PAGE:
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United States Marshals Service; Notice of Intent To Prepare a Draft Environmental Impact Statement for the Development of a Pre-Trial Detention Facility in Pinal County, AZ

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Start Preamble July 20, 2000.

AGENCY:

United States Marshals Service, U.S. Department of Justice.

ACTION:

Notice of Intent to Prepare a Draft Environmental Impact Statement (DEIS).

SUMMARY:

Proposed Action

The mission of the United States Department of Justice, United States Marshals Service (USMS) is to protect the federal courts and ensure the effective operation of the judicial system. In addition to this primary responsibility, the USMS assumes custody of individuals arrested by all federal agencies and is responsible for the housing and transportation of prisoners from the time they are brought into federal custody until they are either acquitted or incarcerated. Finally, the USMS has primary jurisdiction nationwide in conducting and investigating fugitive matters involving escaped federal prisoners, probation, parole, and bond default violators, and warrants generated by Drug Enforcement Administration investigations and certain other related felony cases.

During the past decade, the federal detainee population has experienced unprecedented growth as a result of expanded federal law enforcement initiatives and resources. The detainee population has increased by more than 725 percent, from almost 4,000 in 1981 to more than 33,000 today. Current projections indicate that approximately 38,000 detention beds will be needed for federal detainees by the year 2001, with approximately 43,000 beds required by 2002. The growth in the detainee population is occurring at the same time that available local jail space is decreasing. Local jail space is increasingly needed to house local offenders, leaving less space available for the contractual accommodation of federal detainees. These trends are projected to continue unabated for the foreseeable future and present a major challenge for those federal agencies responsible for detaining prisoners.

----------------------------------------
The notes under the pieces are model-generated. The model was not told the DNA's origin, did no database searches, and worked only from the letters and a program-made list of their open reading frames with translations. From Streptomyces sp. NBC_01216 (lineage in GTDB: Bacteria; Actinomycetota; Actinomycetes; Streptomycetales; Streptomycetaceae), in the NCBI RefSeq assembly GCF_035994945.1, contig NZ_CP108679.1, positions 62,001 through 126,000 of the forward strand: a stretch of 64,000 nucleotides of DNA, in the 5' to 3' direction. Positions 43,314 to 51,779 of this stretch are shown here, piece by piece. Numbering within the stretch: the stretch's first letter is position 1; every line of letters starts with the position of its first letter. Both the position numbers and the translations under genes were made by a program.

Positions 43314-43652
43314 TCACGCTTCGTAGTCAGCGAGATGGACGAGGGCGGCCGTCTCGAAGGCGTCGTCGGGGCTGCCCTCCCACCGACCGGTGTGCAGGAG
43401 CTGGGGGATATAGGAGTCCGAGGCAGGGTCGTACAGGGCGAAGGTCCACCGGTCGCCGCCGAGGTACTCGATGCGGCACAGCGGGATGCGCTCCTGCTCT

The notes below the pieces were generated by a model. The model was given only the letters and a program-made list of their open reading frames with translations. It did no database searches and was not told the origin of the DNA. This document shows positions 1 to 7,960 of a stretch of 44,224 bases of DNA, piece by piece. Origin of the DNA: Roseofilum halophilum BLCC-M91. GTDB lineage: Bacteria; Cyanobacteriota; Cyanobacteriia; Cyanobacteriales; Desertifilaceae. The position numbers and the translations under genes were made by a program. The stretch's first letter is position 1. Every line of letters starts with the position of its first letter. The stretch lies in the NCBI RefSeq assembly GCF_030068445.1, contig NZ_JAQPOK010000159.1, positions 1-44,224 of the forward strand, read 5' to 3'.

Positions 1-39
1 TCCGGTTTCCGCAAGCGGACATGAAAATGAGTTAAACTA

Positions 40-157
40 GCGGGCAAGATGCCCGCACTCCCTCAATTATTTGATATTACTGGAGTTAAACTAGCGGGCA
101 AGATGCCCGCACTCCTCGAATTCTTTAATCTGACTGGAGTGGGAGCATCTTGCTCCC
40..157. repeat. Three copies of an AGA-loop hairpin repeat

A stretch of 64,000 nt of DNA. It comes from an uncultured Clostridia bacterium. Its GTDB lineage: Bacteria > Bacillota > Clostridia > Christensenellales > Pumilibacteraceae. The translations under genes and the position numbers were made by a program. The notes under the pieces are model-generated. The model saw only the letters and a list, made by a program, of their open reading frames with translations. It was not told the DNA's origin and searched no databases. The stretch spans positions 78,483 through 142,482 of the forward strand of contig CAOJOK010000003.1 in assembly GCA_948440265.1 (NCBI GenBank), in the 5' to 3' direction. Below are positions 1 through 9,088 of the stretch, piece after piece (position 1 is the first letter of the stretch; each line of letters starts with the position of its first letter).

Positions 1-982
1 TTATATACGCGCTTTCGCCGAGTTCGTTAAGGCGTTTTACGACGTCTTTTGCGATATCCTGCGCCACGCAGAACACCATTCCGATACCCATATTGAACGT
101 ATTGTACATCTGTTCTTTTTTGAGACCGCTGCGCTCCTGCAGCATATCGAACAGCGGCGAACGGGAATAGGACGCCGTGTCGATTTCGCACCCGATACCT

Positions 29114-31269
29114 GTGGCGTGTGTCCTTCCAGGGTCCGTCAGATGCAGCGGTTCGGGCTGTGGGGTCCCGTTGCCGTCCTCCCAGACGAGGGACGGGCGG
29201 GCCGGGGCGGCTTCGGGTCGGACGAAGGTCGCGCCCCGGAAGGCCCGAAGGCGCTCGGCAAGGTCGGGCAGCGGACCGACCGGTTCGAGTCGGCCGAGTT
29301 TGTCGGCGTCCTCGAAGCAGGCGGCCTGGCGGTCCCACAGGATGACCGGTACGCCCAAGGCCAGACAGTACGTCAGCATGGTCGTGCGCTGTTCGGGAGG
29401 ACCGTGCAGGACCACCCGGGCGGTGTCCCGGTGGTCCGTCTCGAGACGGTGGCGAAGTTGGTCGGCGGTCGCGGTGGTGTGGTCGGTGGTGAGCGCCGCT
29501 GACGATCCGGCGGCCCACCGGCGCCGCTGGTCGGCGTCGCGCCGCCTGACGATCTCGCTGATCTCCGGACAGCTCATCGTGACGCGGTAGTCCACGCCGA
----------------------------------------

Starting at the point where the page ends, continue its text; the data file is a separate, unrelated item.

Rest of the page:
Faced with severe shortages in state and local prisoner bedspace, especially in major metropolitan areas (federal court cities), as well as court ordered caps on prisoner populations, the USMS is finding it increasingly difficult to house federal prisoners. The USMS has been forced to house prisoners in facilities that are further away from federal court cities. The resultant long-distance movement of federal prisoners involves substantial amounts of USMS time and resources and strains the USMS Justice Prisoner and Alien Transportation System to its limits. The USMS has determined that there is an immediate and long-term need for up to 2,000 beds located within a 100-mile radius of Tucson and Phoenix, Arizona, both of which are federal court cities. The high level of USMS and INS activity in the Southwestern corridor of the United States requires more beds than are readily available in local or state facilities. The shortage of beds has been ongoing for more than two years. The USMS has a specific need for detention facilities to be located near federal courthouses because of its responsibility to detain those individuals accused of violating federal laws.

Two sites in Pinal County, Arizona have been offered to the USMS for consideration in developing the pre-trial detention facility. The USMS has preliminarily evaluated these sites and determined that the prospective sites appear to be of sufficient size to provide space for housing, programs, administrative services and other support facilities associated with the detention facility. The DEIS to be prepared by the USMS will analyze the potential impacts of detention facility construction and operation at these sites.

The Process

In the process of evaluating the sites, several aspects will receive detailed examination including, but not limited to: topography, geology/soils, hydrology, biological resources, utility services, transportation services, cultural resources, land uses, socio-economics, hazardous materials, air and noise quality, among others.

Alternatives

In developing the DEIS, the options of “no action” and “alternative sites” for the proposed facility will be fully and thoroughly examined.

Scoping Process

During the preparation of the DEIS, there will be opportunities for public involvement in order to determine the issues to be examined. A public Scoping Meeting will be held at 7:00 P.M., August 16, 2000 at the Florence Elementary School, located at Brady and Orlando streets, Florence, Arizona. The meeting location, date, and time will be Start Printed Page 46496well publicized and has been arranged to allow for the public as well as interested agencies and organizations to attend. The meeting is being held to allow interested persons to formally express their views on the scope and significant issues to be studied as part of the DEIS process. The Scoping Meeting is being held to provide for timely public comments and understanding of federal plans and programs with possible environmental consequences as required by the National Environmental Policy Act of 1969, as amended, and the National Historic Preservation Act of 1966, as amended.

DEIS Preparation

Public notice will be given concerning the availability of the DEIS for public review and comment.

ADDRESSES:

Questions concerning the proposed action and the DEIS may be directed to: Charles Coburn, Associate General Counsel, U.S. Marshals Service, 600 Army-Navy Drive, Suite 1200, Arlington, Virginia; Telephone: (202) 307-9045; Telefacsimile: (202) 307-9456.

Start Signature

Dated: July 20, 2000.

Charles Coburn,

Associate General Counsel, U.S. Marshals Service.

End Signature End Preamble

[FR Doc. 00-18862 Filed 7-27-00; 8:45 am]

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